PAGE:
• Electrical Engineering
  • Civil Engineering
  • Chemical Engineering
  • Computer Engineering
  • Aerospace Engineering
  • Industrial Engineering
  • Environmental Engineering
  • Biomedical Engineering

These degrees cover various disciplines within the broad field of engineering and are commonly pursued by students interested in designing, developing, and improving technology, infrastructure, and systems in various industries.


Mathematics is fundamental to all areas of science and engineering. Degrees in mathematics can include:

  • Mathematics
  • Statistics
  • Actuarial Science
  • Financial Mathematics
  • Computational Mathematics
  • Mathematical Physics
  • Operations Research

These degrees cover various disciplines within the field of mathematics and are commonly pursued by students interested in mathematical theory, applied mathematics, statistics, and related fields.

STEM Career Opportunities

Once you’ve earned your STEM degree, a world of career opportunities will be at your feet. STEM fields are growing fast, so your job prospects will be excellent. Some common career paths for STEM graduates include:

  • STEM Specialist – STEM specialists work within their specific field of study, applying their expertise to real-world challenges. This can mean working as a mathematician, natural scientist, computer systems analyst, or any number of specialized roles.
  • Educator – STEM education is crucial for the next generation. Graduates often find fulfilling careers as educators, teaching the skills and knowledge they’ve spent years acquiring.
  • Researcher – For those who love to push the boundaries of what’s known, a career in research is a fantastic opportunity. Research careers are available in every STEM field from academia to private industry.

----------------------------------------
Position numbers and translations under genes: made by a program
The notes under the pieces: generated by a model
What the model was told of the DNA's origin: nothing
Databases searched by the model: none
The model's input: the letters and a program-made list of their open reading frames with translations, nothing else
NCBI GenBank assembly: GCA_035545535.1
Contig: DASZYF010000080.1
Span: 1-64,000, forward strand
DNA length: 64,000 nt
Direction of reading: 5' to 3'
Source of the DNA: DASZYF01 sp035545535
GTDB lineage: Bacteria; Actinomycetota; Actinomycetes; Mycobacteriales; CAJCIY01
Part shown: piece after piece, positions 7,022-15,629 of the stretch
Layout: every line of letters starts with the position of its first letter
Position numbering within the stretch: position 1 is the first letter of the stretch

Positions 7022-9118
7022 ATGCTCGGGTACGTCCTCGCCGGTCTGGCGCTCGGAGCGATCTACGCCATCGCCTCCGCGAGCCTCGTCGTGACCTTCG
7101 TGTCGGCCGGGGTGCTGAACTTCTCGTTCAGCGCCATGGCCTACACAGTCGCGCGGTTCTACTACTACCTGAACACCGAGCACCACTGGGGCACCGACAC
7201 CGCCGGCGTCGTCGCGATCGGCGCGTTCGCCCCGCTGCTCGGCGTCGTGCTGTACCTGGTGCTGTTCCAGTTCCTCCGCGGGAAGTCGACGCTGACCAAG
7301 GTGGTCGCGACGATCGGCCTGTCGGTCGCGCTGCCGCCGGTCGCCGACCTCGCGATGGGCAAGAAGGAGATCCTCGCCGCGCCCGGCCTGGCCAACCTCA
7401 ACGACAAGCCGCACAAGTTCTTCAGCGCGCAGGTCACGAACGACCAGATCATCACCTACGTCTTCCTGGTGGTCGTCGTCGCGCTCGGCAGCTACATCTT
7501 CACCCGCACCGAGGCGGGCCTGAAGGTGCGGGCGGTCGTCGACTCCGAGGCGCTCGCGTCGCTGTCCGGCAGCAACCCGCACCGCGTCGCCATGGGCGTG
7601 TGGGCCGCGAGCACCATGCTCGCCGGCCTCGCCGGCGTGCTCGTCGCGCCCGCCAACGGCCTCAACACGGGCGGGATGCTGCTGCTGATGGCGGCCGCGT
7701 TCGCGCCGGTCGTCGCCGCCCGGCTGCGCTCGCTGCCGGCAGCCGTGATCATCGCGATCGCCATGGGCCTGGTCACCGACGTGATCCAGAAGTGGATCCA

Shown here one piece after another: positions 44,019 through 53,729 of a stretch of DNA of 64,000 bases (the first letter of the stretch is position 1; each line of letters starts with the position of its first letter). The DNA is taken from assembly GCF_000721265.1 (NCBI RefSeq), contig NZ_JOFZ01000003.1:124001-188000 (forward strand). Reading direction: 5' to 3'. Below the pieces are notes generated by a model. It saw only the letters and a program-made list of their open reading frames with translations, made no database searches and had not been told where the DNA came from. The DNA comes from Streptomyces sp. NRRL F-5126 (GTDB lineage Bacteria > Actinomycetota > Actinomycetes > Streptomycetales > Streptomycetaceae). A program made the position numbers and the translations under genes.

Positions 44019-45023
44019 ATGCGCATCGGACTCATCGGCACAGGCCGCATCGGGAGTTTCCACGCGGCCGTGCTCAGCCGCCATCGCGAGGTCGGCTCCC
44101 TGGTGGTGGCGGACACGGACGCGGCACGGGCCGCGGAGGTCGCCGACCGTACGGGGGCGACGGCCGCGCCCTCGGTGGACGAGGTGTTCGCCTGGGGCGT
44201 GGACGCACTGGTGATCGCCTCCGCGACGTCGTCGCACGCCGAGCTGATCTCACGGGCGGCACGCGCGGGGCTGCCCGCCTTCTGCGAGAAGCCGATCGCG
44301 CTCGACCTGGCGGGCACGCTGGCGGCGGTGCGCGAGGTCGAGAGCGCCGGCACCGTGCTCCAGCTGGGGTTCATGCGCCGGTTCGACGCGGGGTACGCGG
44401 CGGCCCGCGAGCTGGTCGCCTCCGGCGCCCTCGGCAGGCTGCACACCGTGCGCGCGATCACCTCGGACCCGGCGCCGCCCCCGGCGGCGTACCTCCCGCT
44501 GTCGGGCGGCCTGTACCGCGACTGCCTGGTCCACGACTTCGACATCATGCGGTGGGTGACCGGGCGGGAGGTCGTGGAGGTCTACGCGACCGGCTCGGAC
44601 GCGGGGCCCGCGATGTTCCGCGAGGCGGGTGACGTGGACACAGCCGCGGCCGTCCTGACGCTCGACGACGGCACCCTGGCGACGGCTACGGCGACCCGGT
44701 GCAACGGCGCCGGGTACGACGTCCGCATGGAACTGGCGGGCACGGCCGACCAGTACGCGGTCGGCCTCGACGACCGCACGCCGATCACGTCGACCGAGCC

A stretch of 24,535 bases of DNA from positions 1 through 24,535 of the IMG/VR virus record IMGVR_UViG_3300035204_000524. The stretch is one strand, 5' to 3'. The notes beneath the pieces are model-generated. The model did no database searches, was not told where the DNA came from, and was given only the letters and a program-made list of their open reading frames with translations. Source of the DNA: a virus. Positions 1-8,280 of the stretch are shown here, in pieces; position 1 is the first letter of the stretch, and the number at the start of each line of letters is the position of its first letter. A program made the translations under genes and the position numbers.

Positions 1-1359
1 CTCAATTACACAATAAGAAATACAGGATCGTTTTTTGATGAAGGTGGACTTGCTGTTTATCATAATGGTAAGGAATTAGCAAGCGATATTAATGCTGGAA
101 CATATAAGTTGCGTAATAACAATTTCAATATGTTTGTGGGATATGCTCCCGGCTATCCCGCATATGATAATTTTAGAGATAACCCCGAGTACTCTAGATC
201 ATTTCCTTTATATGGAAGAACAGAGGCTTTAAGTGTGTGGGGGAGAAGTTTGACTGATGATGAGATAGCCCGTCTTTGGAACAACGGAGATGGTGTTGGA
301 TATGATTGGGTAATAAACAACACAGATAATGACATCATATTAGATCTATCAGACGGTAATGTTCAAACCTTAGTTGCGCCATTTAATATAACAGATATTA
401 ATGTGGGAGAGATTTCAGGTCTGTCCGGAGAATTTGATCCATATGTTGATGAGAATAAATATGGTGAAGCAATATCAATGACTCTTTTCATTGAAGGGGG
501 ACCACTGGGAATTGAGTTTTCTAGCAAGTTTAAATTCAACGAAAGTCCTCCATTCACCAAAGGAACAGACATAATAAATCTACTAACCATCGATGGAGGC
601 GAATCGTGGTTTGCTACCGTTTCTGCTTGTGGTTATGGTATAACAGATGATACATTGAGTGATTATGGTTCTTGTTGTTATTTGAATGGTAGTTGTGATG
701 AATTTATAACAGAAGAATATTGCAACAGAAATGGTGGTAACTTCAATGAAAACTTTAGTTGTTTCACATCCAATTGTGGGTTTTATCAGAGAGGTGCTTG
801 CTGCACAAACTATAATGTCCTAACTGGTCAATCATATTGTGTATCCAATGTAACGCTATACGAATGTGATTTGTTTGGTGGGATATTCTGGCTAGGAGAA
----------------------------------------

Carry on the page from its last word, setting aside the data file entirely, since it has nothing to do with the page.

• Entrepreneur – A STEM degree can be the perfect foundation for starting your own business. Whether you’re developing new technology, creating a product, or providing a service, your STEM skills can help you succeed as an entrepreneur.
  • Consultant – Many companies need expert advice in solving complex technical problems. STEM graduates can work as consultants and use their deep knowledge to help clients overcome challenges.

Choosing the Right STEM Program

Selecting the right STEM program for you is a critical step in your academic and professional development. Here’s how to make an informed decision:

  • Research Programs – Spend time researching different STEM programs to find one that matches your interests and career goals. Look at course offerings, faculty, research opportunities, and any other factors that are important to you.
  • Consider Specializations – Many STEM programs offer specializations within the broader discipline. If you already have a specific area of interest, look for programs that offer specialized tracks or concentrations in that area.
  • Look at the Curriculum – The curriculum of a STEM program will give you insight into what you can expect to learn. It should align with your interests and career goals and provide you with the skills and knowledge you need.
  • Assess Research Opportunities – STEM programs often provide students with opportunities to conduct research. If this is important to you, look for programs that have strong research components and that provide resources to support student research.

Start your STEM Journey at Wake Forest University

By pursuing a business degree within the contours of STEM, students are able to merge empirical inquiry with strategic insight, a formidable combination in the marketplace that offers a dynamic template for driving value, leading innovation, and carving out a distinctive niche in the competitive world of business. From world-class faculty and research to nationally-ranked STEM certified programs, discover how the Wake Forest University School of Business equips students with the tools to succeed in every field.